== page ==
In Costa Mesa, California, around 2000 people showed up to march in support of epilepsy awareness. Dubbed “Seizure Wars”, the event had children walking alongside Star Wars characters, police officers, and fire trucks to promote awareness of seizure disorders.
The event was coordinated by the Epilepsy Support Network of Orange County (ESNOC), a nonprofit dedicated to controlling seizures with medication and education. This was their ninth annual Epilepsy Walk, and each year, teams show up to participate on behalf of individuals with epilepsy. The ESNOC’s mission, according to their website:
“The Epilepsy Support Network of Orange County is a nonprofit 501(c)(3) organization founded by parents of children with epilepsy who were heartbroken/devastated by the inability to stop their children’s seizures, side effects and cognitive decline. These parents turned their anguish into action and have dedicated themselves to improving the outcome for all children, teens and adults diagnosed with epilepsy in Orange County.”
Some teams had more than 20 people in support of a single individual. One of the inspirational participants in the event was Anastacia Bean. She has been the first registrant for the event for the last three years. “I just want to make sure my name got on (the registration list). My mom had epilepsy before she passed in 2010, and we went to these walks together. Epilepsy Support Network was a huge help to her, so I am not only paying them back, but helping them to move forward for future generations.” She wore a badge indicating she was there to walk for her mother, Sharyl, who benefited from ESNOC’s services before passing away on May 6, 2010. Bean is an employee at Anaheim Convention Center who works weekends and holidays. The only three days a year she asks for the day off are Rosh Hashana, Yom Kippur, and the Epilepsy Walk. This year was Bean’s 7th walk. She takes two buses to get home to Anaheim.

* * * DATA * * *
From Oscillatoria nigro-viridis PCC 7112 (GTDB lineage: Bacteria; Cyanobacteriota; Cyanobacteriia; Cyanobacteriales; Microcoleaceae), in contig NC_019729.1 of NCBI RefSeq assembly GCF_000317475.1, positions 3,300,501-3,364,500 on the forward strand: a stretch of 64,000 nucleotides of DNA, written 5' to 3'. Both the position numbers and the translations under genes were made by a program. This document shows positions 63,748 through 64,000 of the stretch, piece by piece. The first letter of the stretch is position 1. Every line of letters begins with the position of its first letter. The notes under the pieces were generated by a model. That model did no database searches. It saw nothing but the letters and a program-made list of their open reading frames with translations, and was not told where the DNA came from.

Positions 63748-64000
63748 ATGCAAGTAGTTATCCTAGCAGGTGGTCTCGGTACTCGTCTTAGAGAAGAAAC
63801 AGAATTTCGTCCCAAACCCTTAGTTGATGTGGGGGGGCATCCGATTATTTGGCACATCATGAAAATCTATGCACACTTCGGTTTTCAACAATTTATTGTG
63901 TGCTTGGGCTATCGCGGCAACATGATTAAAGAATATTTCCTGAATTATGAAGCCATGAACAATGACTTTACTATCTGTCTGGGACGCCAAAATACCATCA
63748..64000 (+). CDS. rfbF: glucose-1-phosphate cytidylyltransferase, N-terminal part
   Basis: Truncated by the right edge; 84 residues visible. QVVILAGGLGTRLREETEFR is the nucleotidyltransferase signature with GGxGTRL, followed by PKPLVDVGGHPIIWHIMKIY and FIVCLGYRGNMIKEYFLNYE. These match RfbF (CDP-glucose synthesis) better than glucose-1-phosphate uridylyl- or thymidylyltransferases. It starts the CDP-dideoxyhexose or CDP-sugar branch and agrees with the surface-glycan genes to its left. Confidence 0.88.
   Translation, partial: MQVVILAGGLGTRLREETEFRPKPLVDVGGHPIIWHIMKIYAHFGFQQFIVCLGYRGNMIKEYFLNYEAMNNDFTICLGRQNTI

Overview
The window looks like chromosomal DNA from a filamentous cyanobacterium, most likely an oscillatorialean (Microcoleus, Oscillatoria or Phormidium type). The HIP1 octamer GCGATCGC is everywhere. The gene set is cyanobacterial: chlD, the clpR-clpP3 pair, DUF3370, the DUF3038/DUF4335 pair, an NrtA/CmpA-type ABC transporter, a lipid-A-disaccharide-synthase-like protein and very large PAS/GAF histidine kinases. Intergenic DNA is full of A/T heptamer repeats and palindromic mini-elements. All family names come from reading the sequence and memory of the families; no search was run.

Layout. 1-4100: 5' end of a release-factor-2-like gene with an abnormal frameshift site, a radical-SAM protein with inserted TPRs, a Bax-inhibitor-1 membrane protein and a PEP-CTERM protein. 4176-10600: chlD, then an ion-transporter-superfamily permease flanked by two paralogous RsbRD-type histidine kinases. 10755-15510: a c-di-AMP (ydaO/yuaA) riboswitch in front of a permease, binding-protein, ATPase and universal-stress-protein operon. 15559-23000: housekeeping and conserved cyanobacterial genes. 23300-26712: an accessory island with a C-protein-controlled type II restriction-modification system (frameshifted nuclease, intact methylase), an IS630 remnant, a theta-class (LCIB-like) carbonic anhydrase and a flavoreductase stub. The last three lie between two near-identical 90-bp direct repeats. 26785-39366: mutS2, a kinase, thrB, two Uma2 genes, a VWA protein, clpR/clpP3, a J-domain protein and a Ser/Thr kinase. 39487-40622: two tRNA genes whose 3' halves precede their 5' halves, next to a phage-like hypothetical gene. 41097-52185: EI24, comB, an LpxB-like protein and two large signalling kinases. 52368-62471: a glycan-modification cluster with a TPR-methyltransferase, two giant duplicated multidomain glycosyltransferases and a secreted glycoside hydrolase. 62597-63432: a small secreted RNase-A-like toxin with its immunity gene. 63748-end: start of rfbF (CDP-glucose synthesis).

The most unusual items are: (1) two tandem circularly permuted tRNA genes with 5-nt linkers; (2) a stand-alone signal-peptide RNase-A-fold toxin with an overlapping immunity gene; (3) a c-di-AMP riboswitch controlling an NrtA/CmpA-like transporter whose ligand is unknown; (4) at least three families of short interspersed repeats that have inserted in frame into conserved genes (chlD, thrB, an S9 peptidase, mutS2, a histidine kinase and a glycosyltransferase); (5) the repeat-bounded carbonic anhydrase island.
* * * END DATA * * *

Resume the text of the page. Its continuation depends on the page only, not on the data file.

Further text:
The image accompanying this article is by The Epilepsy Support Network of Orange County.
Reuben Friedlander describes himself as “genius, attractive, and not particularly modest.” Reuben joined Different Brains in 2017. He enjoys video games, fantasy reading, hats, Dwarf Fortress, and writing silly humor. Reuben writes all kinds of articles for the website, while assisting with video editing and transcription.